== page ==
Follow These 3 Rules If You’re Thinking About Buying Property with Siblings

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Life with siblings can be wonderful and challenging — and sometimes both can be true at the same time. As adults, siblings not only have the ability to become treasured confidantes but may also provide an accessible and meaningful way for first-time homeowners to enter the real estate market. 

If you’re considering buying property with your sibling(s), I spoke to several real estate agents about best practices. Here are their biggest tips on what to have in writing, which assets to cover, and ways to find compromise. Be sure to share them with your brother or sister before the house hunt begins!

Prioritize your preferences. 

“You should talk about what’s most important for each sibling if buying jointly,” says Parisa Afkhami, a Manhattan-based real estate agent with Coldwell Banker Warburg. “For example, I recently worked with siblings and for one sister, a good-sized kitchen was very important, and for the other, it was a walk-in closet for her bedroom.” 

Afkhami recommends siblings also have a “realistic discussion” about how much each person can contribute to the down payment and the monthly mortgage payment, while Malisa Eakins, realtor and managing broker at West + Main Homes, also recommends discussing the division of labor as it relates to chores, upkeep, and repairs. “Chances are the siblings each had a role in the parental household regarding the division of chores,” she says. “What does that look like as adults?” 

In order to fully envision what a home must include to make it right for everyone involved — beyond bedrooms, bathrooms, and parking — siblings should also consider commute times, office and study spaces, and personal needs like storage and pets.

Prioritize the cherished relationship with your sibling first and foremost, says Milford Adams, a Denver-based real estate expert and member of the Denver Metro Association of Realtors (DMAR). The first question is, are you getting along with your sibling now? If you’re already having trouble seeing eye-to-eye, then a business relationship can magnify the difficulties you are already experiencing.”

Seek professional support.

“First, consult with an experienced real estate professional and engage an attorney if necessary to determine how you will take title on a purchase,” says Michelle Schwinghammer, a Realtor and Certified Negotiation Expert (CNE) with RE/MAX Alliance in Colorado. “This critical factor ultimately establishes legal ownership of the property. Take it seriously.”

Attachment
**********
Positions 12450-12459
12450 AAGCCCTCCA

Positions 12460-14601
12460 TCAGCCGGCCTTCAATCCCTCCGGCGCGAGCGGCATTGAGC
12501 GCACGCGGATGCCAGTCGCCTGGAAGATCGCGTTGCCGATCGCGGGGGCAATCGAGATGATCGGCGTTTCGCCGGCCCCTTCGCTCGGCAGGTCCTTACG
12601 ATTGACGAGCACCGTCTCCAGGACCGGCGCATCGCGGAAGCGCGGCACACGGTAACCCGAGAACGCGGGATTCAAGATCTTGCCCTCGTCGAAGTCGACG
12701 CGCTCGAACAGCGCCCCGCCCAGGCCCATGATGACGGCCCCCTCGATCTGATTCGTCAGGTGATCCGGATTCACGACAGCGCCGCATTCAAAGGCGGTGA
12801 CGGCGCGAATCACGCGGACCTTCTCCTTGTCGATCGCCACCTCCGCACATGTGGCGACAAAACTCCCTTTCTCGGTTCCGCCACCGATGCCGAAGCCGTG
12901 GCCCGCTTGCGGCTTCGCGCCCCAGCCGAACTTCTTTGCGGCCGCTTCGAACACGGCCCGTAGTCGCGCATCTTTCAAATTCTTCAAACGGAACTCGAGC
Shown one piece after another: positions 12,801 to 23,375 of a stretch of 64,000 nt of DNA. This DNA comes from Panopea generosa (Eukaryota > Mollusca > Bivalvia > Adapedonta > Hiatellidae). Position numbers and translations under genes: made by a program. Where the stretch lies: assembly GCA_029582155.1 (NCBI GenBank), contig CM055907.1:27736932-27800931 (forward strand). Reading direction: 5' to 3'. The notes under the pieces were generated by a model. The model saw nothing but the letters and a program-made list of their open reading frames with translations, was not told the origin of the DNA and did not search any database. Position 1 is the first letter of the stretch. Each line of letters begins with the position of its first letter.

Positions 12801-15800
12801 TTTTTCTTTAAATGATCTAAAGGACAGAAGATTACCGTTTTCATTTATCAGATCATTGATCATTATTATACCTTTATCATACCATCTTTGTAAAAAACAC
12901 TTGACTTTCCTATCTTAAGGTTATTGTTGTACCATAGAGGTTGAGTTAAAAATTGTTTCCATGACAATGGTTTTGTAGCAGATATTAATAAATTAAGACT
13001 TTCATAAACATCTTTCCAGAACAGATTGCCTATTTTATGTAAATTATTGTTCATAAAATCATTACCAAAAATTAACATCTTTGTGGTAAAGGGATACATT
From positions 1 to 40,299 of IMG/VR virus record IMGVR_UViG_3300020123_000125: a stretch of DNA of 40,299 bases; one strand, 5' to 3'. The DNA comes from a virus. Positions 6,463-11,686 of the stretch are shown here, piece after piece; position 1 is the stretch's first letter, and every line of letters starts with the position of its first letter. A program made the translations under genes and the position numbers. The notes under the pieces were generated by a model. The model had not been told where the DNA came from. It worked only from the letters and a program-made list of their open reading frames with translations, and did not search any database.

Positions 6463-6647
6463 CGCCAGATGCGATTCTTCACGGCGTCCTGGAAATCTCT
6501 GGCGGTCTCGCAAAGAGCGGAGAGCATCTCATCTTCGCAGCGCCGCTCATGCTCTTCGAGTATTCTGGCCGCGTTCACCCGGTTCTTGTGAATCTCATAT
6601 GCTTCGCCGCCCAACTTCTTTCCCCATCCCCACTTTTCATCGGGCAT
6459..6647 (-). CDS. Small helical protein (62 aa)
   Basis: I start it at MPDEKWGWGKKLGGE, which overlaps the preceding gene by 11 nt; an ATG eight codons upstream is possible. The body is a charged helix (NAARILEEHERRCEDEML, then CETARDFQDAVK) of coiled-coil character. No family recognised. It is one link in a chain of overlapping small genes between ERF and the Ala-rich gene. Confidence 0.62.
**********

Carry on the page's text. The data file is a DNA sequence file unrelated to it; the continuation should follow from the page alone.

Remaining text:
Next, Schwinghammer recommends consulting with a trusted lending professional to understand what loan options are available for you. This will include reviewing your employment histories, credit scores, and assets, as well as considering the possibility of a parent as a cosigner to make things work. 

“Various other scenarios should be documented by the attorney, too, such as if one party wants to sell and the other does not, or if one party loses their job and cannot make payment,” says real estate agent Karen Kostiw of Coldwell Banker Warburg in Manhattan. “All of these scenarios should be documented so the peace is kept and the financial payments are made timely.”

Afkhami says talking to a financial advisor about a trust and life insurance is also an important consideration, as well as whether one sibling will “rent” from the other one. “This will help with taxes, offsetting capital gains when selling, and demonstrating extra income, with the expectation that the sibling reciprocates in helping the other sibling purchase a home in the future,” she says.

Devise an exit strategy.

What if someone wants — or needs — to get out of the arrangement? “I highly recommend working with an attorney to set up an agreement to keep things equitable and most importantly, to prepare a clear and concise exit strategy,” says Eakins.

That means considering everything from marriage to bankruptcy, says Adams. “You want to write a contingency in your agreement that covers all of this,” he says. “You want to have a solid plan that covers you if things go awry.” 

Even considering the risks, there are many benefits to choosing a sibling as a roommate, Eakins says: “Living with someone who you have grown up with and already lived with can eradicate so many headaches involved when living with a complete stranger. They already know how you fold the towels and may even know grandma’s chicken soup recipe when you’re sick.” 

Still, Adams says, the best decision may be to wait to own and save your money while you rent with a sibling so you are able to purchase later on, and know you can sustain the mortgage on your own if you have to.

“It’s important that siblings who choose to live together grow and learn together,” Eakins added. “Each should agree to help the other grow both financially and introspectively.”